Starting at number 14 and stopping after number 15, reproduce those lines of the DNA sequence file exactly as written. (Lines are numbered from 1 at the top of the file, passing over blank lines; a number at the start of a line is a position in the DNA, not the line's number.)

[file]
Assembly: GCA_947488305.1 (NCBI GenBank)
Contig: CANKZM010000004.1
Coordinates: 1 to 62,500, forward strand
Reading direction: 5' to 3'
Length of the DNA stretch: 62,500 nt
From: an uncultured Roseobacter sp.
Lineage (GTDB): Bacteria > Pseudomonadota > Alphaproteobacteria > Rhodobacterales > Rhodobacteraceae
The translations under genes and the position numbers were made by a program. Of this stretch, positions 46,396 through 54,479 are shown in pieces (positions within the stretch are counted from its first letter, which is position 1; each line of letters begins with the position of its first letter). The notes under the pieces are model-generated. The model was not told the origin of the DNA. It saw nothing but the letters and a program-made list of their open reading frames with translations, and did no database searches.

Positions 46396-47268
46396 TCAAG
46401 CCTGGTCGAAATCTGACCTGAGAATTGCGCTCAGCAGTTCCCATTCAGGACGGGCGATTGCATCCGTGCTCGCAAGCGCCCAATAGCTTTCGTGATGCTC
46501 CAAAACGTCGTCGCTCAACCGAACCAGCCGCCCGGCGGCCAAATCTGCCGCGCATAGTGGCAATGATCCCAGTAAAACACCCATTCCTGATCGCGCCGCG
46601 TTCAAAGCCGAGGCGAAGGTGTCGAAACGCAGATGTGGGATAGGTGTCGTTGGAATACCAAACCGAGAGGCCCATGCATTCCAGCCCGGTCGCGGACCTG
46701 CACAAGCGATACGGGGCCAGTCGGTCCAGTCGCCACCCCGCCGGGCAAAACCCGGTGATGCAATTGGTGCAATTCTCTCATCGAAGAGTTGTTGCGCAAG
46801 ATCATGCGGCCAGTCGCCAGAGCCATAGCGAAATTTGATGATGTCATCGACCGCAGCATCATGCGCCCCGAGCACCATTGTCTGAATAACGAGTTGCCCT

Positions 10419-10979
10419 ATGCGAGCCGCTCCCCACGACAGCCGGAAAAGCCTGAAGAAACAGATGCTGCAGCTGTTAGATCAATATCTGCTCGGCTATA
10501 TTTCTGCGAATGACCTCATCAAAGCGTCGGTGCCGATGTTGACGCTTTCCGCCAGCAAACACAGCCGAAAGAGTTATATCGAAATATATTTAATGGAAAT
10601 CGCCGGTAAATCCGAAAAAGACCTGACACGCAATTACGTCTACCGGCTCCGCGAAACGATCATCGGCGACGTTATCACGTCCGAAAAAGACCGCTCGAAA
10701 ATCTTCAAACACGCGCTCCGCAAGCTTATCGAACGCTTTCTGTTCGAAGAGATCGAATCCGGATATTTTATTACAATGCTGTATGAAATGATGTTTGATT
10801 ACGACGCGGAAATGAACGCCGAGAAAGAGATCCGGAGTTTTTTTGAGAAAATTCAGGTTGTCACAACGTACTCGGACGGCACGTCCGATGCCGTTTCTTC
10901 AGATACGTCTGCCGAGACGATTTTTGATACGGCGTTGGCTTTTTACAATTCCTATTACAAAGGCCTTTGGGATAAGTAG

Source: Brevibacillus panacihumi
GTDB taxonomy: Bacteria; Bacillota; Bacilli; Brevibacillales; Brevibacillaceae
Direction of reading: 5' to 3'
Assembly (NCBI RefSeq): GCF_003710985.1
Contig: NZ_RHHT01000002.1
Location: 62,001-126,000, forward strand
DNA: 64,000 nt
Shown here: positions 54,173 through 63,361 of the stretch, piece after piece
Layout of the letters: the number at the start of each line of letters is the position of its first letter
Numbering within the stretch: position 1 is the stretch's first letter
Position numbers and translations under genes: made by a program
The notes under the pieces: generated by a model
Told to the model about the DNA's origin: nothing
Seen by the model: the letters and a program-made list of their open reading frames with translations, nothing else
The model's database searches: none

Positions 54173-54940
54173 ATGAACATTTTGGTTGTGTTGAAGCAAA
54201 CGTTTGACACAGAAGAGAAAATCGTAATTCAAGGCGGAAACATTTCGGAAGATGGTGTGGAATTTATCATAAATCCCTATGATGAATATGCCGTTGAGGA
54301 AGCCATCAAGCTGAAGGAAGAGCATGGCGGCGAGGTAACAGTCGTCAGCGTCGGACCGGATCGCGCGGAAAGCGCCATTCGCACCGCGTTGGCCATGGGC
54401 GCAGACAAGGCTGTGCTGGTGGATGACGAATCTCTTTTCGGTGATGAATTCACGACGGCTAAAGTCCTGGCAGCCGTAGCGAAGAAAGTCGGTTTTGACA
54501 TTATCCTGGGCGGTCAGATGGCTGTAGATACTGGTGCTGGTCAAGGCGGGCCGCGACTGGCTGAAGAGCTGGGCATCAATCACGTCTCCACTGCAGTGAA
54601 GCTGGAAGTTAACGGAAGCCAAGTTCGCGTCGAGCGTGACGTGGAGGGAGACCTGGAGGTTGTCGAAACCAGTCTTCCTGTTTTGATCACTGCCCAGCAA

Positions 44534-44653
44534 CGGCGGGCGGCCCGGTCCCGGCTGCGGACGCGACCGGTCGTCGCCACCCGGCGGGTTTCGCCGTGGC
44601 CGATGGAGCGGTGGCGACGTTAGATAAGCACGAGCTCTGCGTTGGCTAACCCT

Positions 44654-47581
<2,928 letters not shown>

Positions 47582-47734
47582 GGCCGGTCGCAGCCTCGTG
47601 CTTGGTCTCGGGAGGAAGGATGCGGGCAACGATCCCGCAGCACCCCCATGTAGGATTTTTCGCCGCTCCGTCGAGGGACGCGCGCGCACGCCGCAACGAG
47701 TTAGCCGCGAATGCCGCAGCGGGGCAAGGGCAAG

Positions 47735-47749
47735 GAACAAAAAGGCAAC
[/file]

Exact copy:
46701 CACAAGCGATACGGGGCCAGTCGGTCCAGTCGCCACCCCGCCGGGCAAAACCCGGTGATGCAATTGGTGCAATTCTCTCATCGAAGAGTTGTTGCGCAAG
46801 ATCATGCGGCCAGTCGCCAGAGCCATAGCGAAATTTGATGATGTCATCGACCGCAGCATCATGCGCCCCGAGCACCATTGTCTGAATAACGAGTTGCCCT